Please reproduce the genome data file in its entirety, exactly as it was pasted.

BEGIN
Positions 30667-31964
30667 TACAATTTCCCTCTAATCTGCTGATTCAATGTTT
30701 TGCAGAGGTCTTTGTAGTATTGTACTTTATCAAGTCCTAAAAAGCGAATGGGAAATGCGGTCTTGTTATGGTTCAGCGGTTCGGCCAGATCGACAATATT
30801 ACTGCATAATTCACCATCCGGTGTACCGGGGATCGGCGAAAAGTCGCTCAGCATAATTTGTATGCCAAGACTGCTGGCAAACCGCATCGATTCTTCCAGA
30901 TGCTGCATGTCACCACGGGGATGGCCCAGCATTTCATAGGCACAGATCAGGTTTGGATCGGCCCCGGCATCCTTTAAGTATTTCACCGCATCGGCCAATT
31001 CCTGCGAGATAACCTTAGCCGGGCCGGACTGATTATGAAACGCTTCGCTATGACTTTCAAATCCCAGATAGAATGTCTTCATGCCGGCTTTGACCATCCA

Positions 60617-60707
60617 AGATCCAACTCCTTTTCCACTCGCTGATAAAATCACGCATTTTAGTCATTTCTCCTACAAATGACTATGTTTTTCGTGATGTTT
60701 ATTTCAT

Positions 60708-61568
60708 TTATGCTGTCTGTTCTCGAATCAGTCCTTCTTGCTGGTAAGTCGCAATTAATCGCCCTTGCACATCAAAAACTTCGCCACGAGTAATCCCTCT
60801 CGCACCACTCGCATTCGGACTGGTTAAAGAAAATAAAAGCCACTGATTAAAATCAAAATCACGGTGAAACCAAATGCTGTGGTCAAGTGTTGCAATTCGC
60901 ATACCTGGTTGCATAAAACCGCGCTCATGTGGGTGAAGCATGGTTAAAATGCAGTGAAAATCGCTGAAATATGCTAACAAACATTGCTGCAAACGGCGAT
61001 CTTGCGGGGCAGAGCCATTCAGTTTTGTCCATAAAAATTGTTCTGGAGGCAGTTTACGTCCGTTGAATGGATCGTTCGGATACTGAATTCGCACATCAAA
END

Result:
Positions 30667-31964
30667 TACAATTTCCCTCTAATCTGCTGATTCAATGTTT
30701 TGCAGAGGTCTTTGTAGTATTGTACTTTATCAAGTCCTAAAAAGCGAATGGGAAATGCGGTCTTGTTATGGTTCAGCGGTTCGGCCAGATCGACAATATT
30801 ACTGCATAATTCACCATCCGGTGTACCGGGGATCGGCGAAAAGTCGCTCAGCATAATTTGTATGCCAAGACTGCTGGCAAACCGCATCGATTCTTCCAGA
30901 TGCTGCATGTCACCACGGGGATGGCCCAGCATTTCATAGGCACAGATCAGGTTTGGATCGGCCCCGGCATCCTTTAAGTATTTCACCGCATCGGCCAATT
31001 CCTGCGAGATAACCTTAGCCGGGCCGGACTGATTATGAAACGCTTCGCTATGACTTTCAAATCCCAGATAGAATGTCTTCATGCCGGCTTTGACCATCCA

Positions 60617-60707
60617 AGATCCAACTCCTTTTCCACTCGCTGATAAAATCACGCATTTTAGTCATTTCTCCTACAAATGACTATGTTTTTCGTGATGTTT
60701 ATTTCAT

Positions 60708-61568
60708 TTATGCTGTCTGTTCTCGAATCAGTCCTTCTTGCTGGTAAGTCGCAATTAATCGCCCTTGCACATCAAAAACTTCGCCACGAGTAATCCCTCT
60801 CGCACCACTCGCATTCGGACTGGTTAAAGAAAATAAAAGCCACTGATTAAAATCAAAATCACGGTGAAACCAAATGCTGTGGTCAAGTGTTGCAATTCGC
60901 ATACCTGGTTGCATAAAACCGCGCTCATGTGGGTGAAGCATGGTTAAAATGCAGTGAAAATCGCTGAAATATGCTAACAAACATTGCTGCAAACGGCGAT
61001 CTTGCGGGGCAGAGCCATTCAGTTTTGTCCATAAAAATTGTTCTGGAGGCAGTTTACGTCCGTTGAATGGATCGTTCGGATACTGAATTCGCACATCAAA